The Intermational Longshore and Warehouse Union (ILWU) released the following statement on Saturday, May 18:
A Portland longshore worker is recovering at home after being struck by a Marubeni-Columbia Grain customer that was crossing an ILWU picket line at the Port of Portland on May 16. The worker, a member of ILWU Local 92, was knocked to the ground after the semi truck’s driver confronted picketers and then allowed his semi to lurch forward into about a dozen picketing workers.
“It was scary to watch one of our brothers knocked to the ground by a truck that towered over everyone in its path,” said Martin Nelson, who was ILWU Local 8’s picket captain at the time of the incident. “The semi driver lost his cool, made threats toward the picketers, and without warning, his truck lurched forward into the crowd and knocked one of us over.”
Bruce Holte, ILWU Local 8 president, said, “The District Attorney’s office is reviewing video of the semi truck driving into the picket line, and we believe any fair process will result in charges bring brought against the driver. There’s no excuse for driving into picketers and putting their lives at risk.”
The injured longshore worker was knocked to the ground and remained there until medical staff arrived. He was brought to the hospital and found to have minor injuries to his knee, elbow and back. The union is not identifying the worker out of respect for his privacy. The truck belonged to a dairy in Bellfountain, Oregon.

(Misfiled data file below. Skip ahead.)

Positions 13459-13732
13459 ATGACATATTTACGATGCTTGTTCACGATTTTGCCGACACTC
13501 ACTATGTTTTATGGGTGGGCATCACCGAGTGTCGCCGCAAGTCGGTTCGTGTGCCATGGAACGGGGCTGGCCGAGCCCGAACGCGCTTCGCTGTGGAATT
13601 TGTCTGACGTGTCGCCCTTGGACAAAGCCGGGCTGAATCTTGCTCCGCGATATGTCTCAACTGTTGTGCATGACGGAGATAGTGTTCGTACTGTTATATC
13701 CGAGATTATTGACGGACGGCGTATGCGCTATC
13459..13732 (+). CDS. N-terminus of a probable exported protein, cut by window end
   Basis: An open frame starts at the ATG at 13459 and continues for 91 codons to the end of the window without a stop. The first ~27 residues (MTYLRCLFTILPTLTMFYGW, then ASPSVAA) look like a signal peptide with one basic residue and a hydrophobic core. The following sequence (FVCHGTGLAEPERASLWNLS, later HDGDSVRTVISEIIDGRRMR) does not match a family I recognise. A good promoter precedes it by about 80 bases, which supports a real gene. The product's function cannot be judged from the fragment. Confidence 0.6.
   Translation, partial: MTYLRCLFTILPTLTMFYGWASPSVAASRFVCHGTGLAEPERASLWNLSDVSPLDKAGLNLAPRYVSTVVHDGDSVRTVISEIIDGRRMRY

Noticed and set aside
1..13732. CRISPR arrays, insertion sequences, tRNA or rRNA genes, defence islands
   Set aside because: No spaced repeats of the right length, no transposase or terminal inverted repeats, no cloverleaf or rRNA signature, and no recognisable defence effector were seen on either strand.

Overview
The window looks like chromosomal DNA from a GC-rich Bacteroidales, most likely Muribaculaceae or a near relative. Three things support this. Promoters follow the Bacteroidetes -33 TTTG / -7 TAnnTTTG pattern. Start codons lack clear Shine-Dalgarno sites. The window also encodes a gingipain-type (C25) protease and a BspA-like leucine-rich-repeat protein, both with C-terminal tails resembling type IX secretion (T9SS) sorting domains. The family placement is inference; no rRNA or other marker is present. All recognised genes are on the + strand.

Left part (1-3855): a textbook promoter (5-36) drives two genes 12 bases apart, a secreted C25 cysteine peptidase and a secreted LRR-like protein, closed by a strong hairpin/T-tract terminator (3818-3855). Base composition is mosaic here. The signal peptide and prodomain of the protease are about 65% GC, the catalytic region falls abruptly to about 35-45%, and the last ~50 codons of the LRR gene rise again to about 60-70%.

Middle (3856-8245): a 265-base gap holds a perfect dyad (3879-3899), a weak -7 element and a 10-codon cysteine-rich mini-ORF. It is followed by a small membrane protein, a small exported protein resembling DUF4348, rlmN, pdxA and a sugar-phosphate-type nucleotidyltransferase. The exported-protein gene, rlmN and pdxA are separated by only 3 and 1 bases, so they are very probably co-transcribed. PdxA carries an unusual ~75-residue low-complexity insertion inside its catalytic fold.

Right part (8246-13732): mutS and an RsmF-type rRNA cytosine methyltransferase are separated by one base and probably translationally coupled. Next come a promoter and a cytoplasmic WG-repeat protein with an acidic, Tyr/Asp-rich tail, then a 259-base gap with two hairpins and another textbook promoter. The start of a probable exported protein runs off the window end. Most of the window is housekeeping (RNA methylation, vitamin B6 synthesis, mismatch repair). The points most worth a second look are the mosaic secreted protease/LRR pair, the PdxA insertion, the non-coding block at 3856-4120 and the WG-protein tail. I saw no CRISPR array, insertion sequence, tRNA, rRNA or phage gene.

ILWU members are volunteering to staff round-the-clock picket lines to protest the employer-initiated lockout at the Port of Portland’s Columbia Grain, which is owned by Japan-based Marubeni. The lockout began on May 4 and results in about 75 local workers being left unemployed each day. Marubeni has hired Delaware-based strikebreaking firm J.R. Gettier and Associates to provide security and replacement workers during the lockout.
Marubeni is a member of the Pacific Northwest Grain Handlers’ Association, which also includes United Grain in Vancouver (which is owned by Japan’s Mitsui, and which locked out ILWU Local 4 members on February 27); Louis Dreyfus Commodities in Seattle and Portland (LDC is French-owned but presently headquartered in the Netherlands to avoid French tax increases on the wealthy), and Tacoma-based TEMCO, with facilities in Kalama, Tacoma and Portland. All of the employers except TEMCO imposed a concessionary agreement in December that had been rejected by 94% in a union membership vote; TEMCO continued to negotiate with the ILWU and reached an agreement that was passed by the membership by a 74% yes vote and ratified in February. The ILWU has called on Marubeni and the other foreign grain employers to return to the negotiating table and consider the TEMCO agreement for negotiations.